It being conceded, then, that the consideration of this question involves no disrespect to a revered past, and that custom ought not, in the case before us, to bar discussion and rule our action, and that new interests of importance require our attention, we proceed to the merits of the question by remarking that the number and character of the services of the pastor should be graduated by a regard, on the one hand, to the capabilities of the minister, and on the other to the best interests of the people.
It would be manifestly unjust, as well as impolitic, to require at the hands of the minister of Christ-we do not say services so severe and exhaustive as to undermine his health ; but stopping short of this, we say-services so severe and ex: haustive as to leave no buoyancy and freshness of feeling with which to pursue his work, but instead of this a constant weariness and fatigue. On the other hand, multiplied and protracted services, leading a people to feel that it is a weariness to serve God, cannot be best adapted to secure a desirable
growth in the Christian character. IIow much a people can profitably bear, or the ministry economically endure, are cardinal questions in this discussion.
We proceed, then, to affirm that in the public exercises of the Sabbath, (without now saying how many or what they should be), one protracted service of any given kind, for the same audience, is enough. By one service of a kind, we mean this: there should be but one service for formal discourse, but one for the Sabbath School, but one for public devotional worship, but one for expository or other lecture. In the development of this proposition, we affirm that, at this present time, one sermon on the Sabbath is quite sufficient for any one congregation. By sermon, we mean a discourse in the usual form now preached in our churches, in which there is a presentation of the grand doctrines of religion with their varied applications to human life and conduct. This opinion is advanced in view of the following considerations: First, as respects the people. One exercise, if there is but one of this kind, will be likely to secure a larger attendance than if there are two or more. There are many among the people who are not able to attend more than one service during the Lord's Day. The aged, the infirin, those living at a distance from the sanctuary, those encumbered with the care of families. There are others who, feeling that one sermon on the Sabbath is enough for them, seldom exert themselves to attend at the sanctuary twice on the Lord's Day. If they cannot conveniently go in the morning they wil go in the evening. If attending in the morning, they will choose to remain at home in the evening. In their case there is a variable and uncertain attendance, making it exceedingly difficult for the pastor to instruct and train a people to harmonious feeling or action, while at the same time it imposes upon him far greater labor.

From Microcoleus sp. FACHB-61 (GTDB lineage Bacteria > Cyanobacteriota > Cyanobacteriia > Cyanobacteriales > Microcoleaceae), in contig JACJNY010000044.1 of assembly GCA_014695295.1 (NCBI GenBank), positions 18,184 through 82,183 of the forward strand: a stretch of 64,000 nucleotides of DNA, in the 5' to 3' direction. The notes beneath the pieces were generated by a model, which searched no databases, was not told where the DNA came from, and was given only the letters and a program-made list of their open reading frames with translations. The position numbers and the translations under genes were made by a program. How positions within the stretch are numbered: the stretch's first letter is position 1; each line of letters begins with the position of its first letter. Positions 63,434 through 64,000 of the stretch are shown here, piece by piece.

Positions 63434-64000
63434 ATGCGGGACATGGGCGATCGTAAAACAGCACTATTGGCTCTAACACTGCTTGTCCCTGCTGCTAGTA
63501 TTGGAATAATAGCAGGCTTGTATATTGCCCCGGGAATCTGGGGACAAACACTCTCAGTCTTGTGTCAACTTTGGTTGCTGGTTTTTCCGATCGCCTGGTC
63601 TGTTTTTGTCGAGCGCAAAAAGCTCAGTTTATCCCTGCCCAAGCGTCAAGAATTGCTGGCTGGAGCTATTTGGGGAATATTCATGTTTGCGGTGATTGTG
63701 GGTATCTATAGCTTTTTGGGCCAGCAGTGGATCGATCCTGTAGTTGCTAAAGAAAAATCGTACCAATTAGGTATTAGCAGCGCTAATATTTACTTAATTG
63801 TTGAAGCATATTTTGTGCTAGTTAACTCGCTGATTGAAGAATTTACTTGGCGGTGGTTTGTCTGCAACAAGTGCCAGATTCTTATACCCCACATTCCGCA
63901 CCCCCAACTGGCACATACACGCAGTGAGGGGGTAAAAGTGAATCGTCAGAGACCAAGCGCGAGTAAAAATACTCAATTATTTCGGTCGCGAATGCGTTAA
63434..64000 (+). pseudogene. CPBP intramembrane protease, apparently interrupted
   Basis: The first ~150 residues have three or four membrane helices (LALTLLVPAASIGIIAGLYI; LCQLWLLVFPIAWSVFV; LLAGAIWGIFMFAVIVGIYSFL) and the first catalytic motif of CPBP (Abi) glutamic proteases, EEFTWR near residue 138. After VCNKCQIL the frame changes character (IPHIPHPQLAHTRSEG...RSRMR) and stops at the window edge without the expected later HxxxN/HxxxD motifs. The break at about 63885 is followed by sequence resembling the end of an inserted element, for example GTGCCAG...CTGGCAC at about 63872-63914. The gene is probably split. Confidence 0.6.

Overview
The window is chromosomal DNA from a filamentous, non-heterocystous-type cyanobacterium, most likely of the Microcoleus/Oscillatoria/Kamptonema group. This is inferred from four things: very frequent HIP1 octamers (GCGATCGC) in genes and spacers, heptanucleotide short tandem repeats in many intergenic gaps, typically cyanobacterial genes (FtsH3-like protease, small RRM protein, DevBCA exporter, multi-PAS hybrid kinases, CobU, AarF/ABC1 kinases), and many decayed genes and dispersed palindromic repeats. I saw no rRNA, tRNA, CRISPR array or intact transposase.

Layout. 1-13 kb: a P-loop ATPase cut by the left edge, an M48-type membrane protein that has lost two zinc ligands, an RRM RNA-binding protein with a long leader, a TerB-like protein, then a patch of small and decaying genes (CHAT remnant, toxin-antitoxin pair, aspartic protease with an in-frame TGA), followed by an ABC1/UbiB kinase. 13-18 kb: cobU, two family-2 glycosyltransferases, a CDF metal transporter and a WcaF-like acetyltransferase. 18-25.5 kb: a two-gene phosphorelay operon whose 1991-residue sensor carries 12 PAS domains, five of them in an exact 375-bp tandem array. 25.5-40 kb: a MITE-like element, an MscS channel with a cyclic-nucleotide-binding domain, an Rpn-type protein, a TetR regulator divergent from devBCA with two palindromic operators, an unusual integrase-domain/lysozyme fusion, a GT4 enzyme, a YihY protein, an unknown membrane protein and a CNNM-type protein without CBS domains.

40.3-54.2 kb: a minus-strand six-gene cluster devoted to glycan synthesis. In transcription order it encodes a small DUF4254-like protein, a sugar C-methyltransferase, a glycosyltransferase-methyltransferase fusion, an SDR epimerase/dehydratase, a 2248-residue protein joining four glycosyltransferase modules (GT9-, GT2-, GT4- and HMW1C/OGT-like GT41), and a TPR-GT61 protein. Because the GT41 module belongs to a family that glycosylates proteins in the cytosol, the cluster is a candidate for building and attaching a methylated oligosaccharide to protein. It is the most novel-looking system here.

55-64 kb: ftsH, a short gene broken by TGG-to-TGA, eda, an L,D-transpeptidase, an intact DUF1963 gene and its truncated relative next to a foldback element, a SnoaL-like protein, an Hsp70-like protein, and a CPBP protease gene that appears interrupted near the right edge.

Many a pastor is pained, perplexed, and tried exceedingly, when he has prepared a discourse on some topic of special importance to his flock, and finds, through this habit of irregular attendance, many of those persons absent who seemingly most need his counsel; or, when he has elaborated a discourse with more than usual care and anxiety, and finds seats vacant which are sure to be filled when he is poorly prepared to speak, or at some second service when he is either exhausted or provided with a less important discourse.
Secondly, one such exercise eventually would not only be likely to secure a larger attendance on the part of the people, but it would also be more likely to profit them than two such or similar exercises on the same day.
Such is the mind of the ordinary hearer, that it is not easily moved to take up a great number of new topics with a permanent and profiting interest in the brief moments of a passing Sabbath. It will be found, on inquiry, that when two discourses in the usual form are preached to the same congregation, one of them will, in a great measure, exclude the other. The hearer, like the servant of two masters, will hate the one and love the other; or else he will hold to the one and despise the other. This will very naturally result from the fact that the mind of the ordinary hearer does not readily turn from one topic to another with engaging interest, and the same interest for each, in so short a space of time. The minister himself will rarely ever take equal pleasure in two discourses preached the same day, though they may have equal merit and be equally important. His nervous sympathies are too much drawn upon by the same kind of effort, both in the preparation and preaching, to sustain him through the exercises of the day, unless he take time for repose and recreation in quiet sleep.
So far, therefore, as practical results are concerned, we believe that one formal, well prepared discourse, will be found as effective for good, with the people, as two or more; and, therefore, if two public exercises are demanded, they should be as different as possible in their character, for the best interests of both pastor and people.
Again, we come to a like conclusion from the consideration of what is essential to the efficacy of preaching as respects the power of popular impression.
Formal discourses are now so common as to be matters certainly of little novelty. The church-goer can hear one in the morning, afternoon, or evening, here, there,--everywhere. The susceptibility of the mind for startling and deep impression is